Commuter motorcycles have seen a lot of growth in the recent years with more being offered at the same affordable price point. Gone are the days when a bike as basic as the Hero Honda Splendor would vindictively dominate the segment. The winds of change have brought along with it a demand for added features, improved styling and a certain inclination towards technology and performance over and above the ‘must haves’ like efficiency and comfort. And as much as we would like to argue that the two-wheeler industry is gradually moving to a higher displacement, this class continues to bring majority sales for all two wheeler manufacturers in India.
In a bid to break into this lucrative market, nearly a year after bringing forth the Dream Yuga, Honda brings in another offering in a more elementary form. In its latest contribution to the segment in the form of the Dream Neo, Honda takes the conventional ‘function before form’ approach challenging the ongoing paradigm shift. And on the other end of the spectrum is Mahindra, which after a not so successful first attempt with their Stallio, is trying to bounce back with their Centuro by bringing a lot more to the table than called for.
So how strong a proposition can these two be against the technologically advanced Bajaj Discover 100T, the dependable Hero Passion XPro and the wallflower Suzuki Hayate? Let’s find out…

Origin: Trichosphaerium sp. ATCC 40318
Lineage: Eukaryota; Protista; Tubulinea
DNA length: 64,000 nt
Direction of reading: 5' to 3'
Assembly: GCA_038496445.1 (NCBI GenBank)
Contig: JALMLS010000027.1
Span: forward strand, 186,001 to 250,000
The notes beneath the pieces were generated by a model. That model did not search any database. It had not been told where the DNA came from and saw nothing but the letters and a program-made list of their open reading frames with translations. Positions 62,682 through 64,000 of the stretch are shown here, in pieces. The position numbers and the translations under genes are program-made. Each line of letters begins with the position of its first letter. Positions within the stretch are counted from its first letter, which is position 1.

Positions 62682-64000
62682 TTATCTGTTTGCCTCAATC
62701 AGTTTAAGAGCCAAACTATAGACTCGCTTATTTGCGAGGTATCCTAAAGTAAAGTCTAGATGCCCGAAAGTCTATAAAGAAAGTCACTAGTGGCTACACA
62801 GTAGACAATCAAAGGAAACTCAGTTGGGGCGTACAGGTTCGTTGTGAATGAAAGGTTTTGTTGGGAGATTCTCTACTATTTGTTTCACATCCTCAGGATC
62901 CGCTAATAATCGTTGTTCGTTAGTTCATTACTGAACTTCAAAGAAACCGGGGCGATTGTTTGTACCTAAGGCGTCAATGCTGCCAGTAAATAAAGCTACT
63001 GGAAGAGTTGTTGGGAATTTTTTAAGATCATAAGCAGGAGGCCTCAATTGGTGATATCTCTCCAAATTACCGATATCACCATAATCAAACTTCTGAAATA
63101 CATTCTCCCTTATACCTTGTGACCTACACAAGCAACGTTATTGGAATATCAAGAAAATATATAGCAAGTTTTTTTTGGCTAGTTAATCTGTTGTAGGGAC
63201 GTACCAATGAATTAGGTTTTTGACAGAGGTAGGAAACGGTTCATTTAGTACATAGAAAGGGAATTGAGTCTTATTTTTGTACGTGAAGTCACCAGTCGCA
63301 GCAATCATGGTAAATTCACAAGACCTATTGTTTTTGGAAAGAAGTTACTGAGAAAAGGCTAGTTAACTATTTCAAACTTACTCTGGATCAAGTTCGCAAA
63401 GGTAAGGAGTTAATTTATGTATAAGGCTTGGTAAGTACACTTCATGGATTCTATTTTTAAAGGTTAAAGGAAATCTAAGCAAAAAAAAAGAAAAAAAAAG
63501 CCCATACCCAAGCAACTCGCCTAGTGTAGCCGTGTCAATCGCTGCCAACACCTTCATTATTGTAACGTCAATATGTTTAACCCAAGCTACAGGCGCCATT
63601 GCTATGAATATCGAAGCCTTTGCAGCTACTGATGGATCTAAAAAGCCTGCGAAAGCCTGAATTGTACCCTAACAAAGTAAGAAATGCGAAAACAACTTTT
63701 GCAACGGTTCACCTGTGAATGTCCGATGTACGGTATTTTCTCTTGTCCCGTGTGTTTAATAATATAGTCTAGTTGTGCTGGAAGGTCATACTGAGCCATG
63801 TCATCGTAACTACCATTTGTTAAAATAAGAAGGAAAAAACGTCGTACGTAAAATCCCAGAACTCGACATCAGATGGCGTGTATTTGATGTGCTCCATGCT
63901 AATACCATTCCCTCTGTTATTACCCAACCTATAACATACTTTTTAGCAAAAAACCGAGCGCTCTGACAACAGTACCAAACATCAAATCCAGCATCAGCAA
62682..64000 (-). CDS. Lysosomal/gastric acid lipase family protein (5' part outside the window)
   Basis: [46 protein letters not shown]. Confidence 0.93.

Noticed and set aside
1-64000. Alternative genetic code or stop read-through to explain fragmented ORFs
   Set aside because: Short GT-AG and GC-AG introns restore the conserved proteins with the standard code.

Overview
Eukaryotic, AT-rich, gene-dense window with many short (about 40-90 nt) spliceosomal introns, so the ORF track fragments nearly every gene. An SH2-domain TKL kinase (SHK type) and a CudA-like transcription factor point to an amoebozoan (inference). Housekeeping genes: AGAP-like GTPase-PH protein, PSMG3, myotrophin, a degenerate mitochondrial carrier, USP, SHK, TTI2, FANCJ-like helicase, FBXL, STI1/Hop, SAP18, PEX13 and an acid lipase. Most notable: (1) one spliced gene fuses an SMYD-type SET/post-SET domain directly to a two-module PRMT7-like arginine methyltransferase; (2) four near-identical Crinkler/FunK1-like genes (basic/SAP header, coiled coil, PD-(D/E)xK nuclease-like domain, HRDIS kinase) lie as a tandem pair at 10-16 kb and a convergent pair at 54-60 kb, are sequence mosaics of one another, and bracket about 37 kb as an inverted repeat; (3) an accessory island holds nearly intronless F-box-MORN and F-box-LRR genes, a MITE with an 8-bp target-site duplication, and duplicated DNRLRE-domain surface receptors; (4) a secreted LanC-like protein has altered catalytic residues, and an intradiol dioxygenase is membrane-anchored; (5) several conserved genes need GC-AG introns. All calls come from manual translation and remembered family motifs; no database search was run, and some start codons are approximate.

FORM BEFORE FUNCTION IS IT?
Although style is a very relative term and hasn’t quite been the priority for this class in the past, there is no denying the fact that in today’s day and age it is the need of the hour. Having said that whether or not it takes preference over practicality is indeed debatable. Simply said, a fair amalgamation of both is the safest way of playing your cards.
And it is in this context that the Discover 100T, with its aggressively crafted tank, the funky 10-spoke alloys and the smartly designed graphics that looks trendy and is yet suggestive of the previous generations of the brand, scores an impressive 8.5 out of 10 on our charts. The Centuro on the other hand is remarkably trendy and has quite a lot to offer. The large trapezoidal headlight that incorporates an array of LED parking lights, the digital instrument cluster with a tachometer and distance to empty indicator and the flush fuel filler cap make it stand out well amongst the rest. But the relatively smaller tank and the ‘gold ribs’ don’t quite mingle well with the rest of the bike due to which it only manages to score a decent 7.5.
Honda takes almost the same approach with its Dream Neo that we have already seen on its Yuga and the CB Shine before that. It has a can’t love it-can’t hate it aura to it, with its basic to the bone styling it just about manages to achieve a 6. The Passion XPro and the Hayate both have certain details that make them look reasonably appealing and for that reason they stand at a convincing 7.
UNDERNEATH THE SKIN
Fuel efficiency is one of the factors which plays a vital role in the buying decision of the consumer. But times are changing and even a commuter biker feels the urge of power so that he can zip his way past traffic and reach his destination quickly. With addition of technology to the commuter segment, average power figures of bikes from this segment has risen quite commendably while compared to the stagnant and almost similar power figures of its predecessors. Also, by cleverly applying technology manufacturers have been successful in breaking the cliché that if it’s powerful then it isn’t efficient enough.